Apparently they have specific technology that makes it fast for booting, which I might use if I ever need a dual boot system, but also faster for data access, with a sort of smart caching capability:
“Adaptive Memory technology delivers SSD-like response from the applications and files you use the most. It lets the Momentus XT drive selectively tackle frequently used data, copy it to the flash, track its relevancy and keep the flash current. You get the instant response experience you need to perform at your best.”
Caddy for media drive
In order to mount the secondary drive where your optical drive was, you will need a drive “caddy”.
Here’s the one I got (it’s for unibody MBPs):
RAM upgrade to 16 GB
Although Apple lists the specs on my MBP (Early 2011 model) as handling a maximum of 8 GB RAM, some crafty geeks found it could indeed address 16 GB, the first MBP to be able to do so, luckily.
If your MacBook Pro was made in 2011 or later, you can upgrade to 16 GB. If you’re not sure, check your model identifier, which is in the format “MacBookProX,X. The first number must be an “8″ or “9″.
At that time, just over a year ago, the cost of two 8 GB chips was about $1599! Thankfully, the price of this RAM upgrade has dropped 90%!
I got this matched kit of two 8 GB RAM chips to replace my two 4 GB chips, they weren’t the cheapest, but seemed to be the best rating/reputation for the money:
Even though there are plenty of movies on YouTube showing how to replace drives in MacBooks, after getting the parts I decided to take it to Andy at New World Mac and he did a great job at installation, and even insisted on sticking to the original quote even though we added a few tasks to the job along the way.
Plus, Andy has an amazing collection of Macs through the years!
So I turned my MBP on for the first time, and bingo! Within about 10 seconds, it was on and fully booted up! This used to take well over a minute.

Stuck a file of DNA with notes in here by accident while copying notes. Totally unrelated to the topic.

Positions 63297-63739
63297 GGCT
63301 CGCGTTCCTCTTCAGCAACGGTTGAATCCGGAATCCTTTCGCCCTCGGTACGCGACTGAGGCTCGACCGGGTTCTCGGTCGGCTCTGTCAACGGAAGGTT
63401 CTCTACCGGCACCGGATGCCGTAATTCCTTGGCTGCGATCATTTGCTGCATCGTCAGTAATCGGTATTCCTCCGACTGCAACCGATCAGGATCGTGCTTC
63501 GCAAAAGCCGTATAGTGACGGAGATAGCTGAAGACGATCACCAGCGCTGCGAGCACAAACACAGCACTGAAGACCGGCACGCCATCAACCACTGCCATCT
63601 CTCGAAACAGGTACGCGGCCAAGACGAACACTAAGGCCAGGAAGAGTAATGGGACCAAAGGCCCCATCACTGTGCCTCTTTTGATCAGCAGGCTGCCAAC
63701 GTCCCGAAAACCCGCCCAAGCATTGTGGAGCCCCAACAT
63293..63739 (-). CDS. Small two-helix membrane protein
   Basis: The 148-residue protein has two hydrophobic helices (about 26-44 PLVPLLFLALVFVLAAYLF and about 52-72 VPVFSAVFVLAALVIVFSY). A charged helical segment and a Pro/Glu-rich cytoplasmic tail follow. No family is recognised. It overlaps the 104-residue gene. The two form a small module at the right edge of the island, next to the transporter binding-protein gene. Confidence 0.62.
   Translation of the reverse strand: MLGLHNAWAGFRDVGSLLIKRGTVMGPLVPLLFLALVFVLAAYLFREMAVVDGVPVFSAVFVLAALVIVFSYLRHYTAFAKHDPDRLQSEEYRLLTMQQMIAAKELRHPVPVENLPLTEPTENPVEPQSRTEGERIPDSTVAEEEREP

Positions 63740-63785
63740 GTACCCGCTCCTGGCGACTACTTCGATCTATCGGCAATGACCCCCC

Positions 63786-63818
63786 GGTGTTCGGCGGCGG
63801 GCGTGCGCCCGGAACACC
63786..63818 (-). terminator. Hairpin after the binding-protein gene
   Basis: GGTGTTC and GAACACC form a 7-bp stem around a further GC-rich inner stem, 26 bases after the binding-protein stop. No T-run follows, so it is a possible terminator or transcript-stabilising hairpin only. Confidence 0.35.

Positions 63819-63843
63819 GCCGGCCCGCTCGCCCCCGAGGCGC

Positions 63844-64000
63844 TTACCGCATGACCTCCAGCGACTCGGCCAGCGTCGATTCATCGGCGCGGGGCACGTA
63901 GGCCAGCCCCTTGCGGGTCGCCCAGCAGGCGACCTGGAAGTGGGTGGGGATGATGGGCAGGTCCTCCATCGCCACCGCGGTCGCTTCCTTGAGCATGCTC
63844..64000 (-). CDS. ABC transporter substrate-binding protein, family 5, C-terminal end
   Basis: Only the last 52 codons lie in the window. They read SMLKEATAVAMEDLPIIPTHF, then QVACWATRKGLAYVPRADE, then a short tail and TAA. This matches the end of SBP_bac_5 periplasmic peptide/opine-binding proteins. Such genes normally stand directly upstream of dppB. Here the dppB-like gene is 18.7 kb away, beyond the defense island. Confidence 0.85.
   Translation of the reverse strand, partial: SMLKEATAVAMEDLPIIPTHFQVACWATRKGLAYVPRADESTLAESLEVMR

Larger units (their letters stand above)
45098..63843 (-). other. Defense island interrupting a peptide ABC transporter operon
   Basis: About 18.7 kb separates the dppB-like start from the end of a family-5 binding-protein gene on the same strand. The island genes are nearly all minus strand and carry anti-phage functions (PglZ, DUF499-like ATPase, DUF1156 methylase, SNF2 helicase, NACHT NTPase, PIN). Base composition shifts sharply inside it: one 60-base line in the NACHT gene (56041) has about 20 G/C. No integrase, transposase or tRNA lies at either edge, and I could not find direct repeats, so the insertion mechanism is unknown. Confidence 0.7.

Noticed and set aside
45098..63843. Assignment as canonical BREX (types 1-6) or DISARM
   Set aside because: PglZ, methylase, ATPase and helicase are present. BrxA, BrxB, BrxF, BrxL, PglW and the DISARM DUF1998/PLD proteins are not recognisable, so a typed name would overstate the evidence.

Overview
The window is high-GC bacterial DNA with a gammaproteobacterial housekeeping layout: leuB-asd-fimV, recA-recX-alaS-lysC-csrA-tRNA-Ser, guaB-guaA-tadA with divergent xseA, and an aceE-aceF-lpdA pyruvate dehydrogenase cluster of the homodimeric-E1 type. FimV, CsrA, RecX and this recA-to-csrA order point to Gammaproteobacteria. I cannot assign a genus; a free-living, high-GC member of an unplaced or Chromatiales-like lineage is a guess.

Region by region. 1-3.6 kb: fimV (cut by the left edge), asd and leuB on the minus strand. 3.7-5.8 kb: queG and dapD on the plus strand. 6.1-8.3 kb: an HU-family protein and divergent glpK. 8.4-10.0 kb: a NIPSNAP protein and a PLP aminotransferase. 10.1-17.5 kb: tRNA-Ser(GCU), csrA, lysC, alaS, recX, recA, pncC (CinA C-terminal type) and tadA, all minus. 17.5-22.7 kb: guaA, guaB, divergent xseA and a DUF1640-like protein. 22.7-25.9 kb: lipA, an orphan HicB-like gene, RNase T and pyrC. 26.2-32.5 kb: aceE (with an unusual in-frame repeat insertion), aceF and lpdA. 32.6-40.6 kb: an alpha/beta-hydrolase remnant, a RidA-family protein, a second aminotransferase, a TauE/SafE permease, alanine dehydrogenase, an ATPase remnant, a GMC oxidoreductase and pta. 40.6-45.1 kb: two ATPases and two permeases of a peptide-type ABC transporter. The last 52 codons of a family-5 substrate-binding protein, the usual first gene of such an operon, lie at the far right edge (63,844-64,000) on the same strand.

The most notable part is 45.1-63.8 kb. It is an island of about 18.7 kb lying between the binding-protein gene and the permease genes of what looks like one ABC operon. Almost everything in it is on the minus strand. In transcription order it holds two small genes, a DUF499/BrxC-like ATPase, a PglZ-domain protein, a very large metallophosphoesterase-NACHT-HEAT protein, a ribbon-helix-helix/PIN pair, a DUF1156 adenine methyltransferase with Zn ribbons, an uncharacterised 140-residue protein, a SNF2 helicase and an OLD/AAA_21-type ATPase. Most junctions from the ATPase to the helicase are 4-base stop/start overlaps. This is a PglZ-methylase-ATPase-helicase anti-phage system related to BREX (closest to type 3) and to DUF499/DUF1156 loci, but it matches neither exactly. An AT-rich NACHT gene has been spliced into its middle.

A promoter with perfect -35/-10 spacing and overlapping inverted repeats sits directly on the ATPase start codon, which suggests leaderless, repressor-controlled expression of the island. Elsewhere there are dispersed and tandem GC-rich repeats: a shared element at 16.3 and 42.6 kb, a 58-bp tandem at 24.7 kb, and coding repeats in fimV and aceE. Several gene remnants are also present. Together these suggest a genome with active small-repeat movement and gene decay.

After installing apps, I started launching them, and trying them out, and I have only 6 words to say about the speed increase:
UN BE FREAKIN’ LIEVE A BLE!!!
It’s like going from a Geo rental car to a Lamborghini!
Premiere, Motion and Final Cut Pro X all boot in under 8 seconds. iPhoto, with 5,261 photos, launches in 10 seconds and scrolling through pictures seems instant. Things like showing a folder of video clips in the Finder in icon mode seems instant, proxy images generate within a second or two.
I’ve upgraded my main computer dozens of times over the years, and each one has felt zippier and faster, but I don’t ever remember such a drastic difference.
And, in the past, it seemed like I got used to the zippiness in the first few days, and then it just seems normal. But it’s been a week since my SSD/16 GB RAM upgrade and my laptop still feels like its warp drive is engaged. I can’t wait to get to work every morning! Everything I do seems more fun, and I’m inspired to tackle some projects I’ve been putting off just because I feel like I can attack them with the power of super speed.
Here’s My BlackMagic Disk Speed Test Results:
Holy crap! 510 MB/sec reads! That’s blazing!!
(Download the free BlackMagic Disk Speed Test app here to see what your results are – use the download link right under the title at top left)
I can’t say for sure exactly what aspects of the speed boost are due to the SSD and which the extra RAM. But with the RAM under $150 (at the time of this writing) it seems like if you have a model that can accomodate 16 GB, it’s a no-brainer. If you don’t, the SSD drive alone will make a big difference.
So, I must say, if you want to give your laptop a warp speed upgrade, I highly recommend this selection of items. If you have any questions or want me to do any tests, post them in the comments!
Here’s the four items I got in one place: